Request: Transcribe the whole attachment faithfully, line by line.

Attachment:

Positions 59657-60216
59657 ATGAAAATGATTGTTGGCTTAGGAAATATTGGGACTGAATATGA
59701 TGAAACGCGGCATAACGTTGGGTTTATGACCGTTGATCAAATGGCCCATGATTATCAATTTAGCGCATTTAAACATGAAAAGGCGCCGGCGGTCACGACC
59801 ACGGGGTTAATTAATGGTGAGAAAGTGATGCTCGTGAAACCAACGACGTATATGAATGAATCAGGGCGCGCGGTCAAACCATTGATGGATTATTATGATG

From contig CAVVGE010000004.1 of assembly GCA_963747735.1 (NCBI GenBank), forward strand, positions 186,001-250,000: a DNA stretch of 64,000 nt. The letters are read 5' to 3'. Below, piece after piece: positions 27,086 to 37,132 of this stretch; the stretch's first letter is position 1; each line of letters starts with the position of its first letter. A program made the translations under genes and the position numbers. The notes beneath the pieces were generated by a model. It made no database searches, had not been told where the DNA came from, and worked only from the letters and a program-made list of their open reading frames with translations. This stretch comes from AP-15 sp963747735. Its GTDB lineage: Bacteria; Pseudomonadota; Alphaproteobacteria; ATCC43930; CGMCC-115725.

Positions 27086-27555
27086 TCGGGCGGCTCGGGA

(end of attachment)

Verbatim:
Positions 59657-60216
59657 ATGAAAATGATTGTTGGCTTAGGAAATATTGGGACTGAATATGA
59701 TGAAACGCGGCATAACGTTGGGTTTATGACCGTTGATCAAATGGCCCATGATTATCAATTTAGCGCATTTAAACATGAAAAGGCGCCGGCGGTCACGACC
59801 ACGGGGTTAATTAATGGTGAGAAAGTGATGCTCGTGAAACCAACGACGTATATGAATGAATCAGGGCGCGCGGTCAAACCATTGATGGATTATTATGATG

From contig CAVVGE010000004.1 of assembly GCA_963747735.1 (NCBI GenBank), forward strand, positions 186,001-250,000: a DNA stretch of 64,000 nt. The letters are read 5' to 3'. Below, piece after piece: positions 27,086 to 37,132 of this stretch; the stretch's first letter is position 1; each line of letters starts with the position of its first letter. A program made the translations under genes and the position numbers. The notes beneath the pieces were generated by a model. It made no database searches, had not been told where the DNA came from, and worked only from the letters and a program-made list of their open reading frames with translations. This stretch comes from AP-15 sp963747735. Its GTDB lineage: Bacteria; Pseudomonadota; Alphaproteobacteria; ATCC43930; CGMCC-115725.

Positions 27086-27555
27086 TCGGGCGGCTCGGGA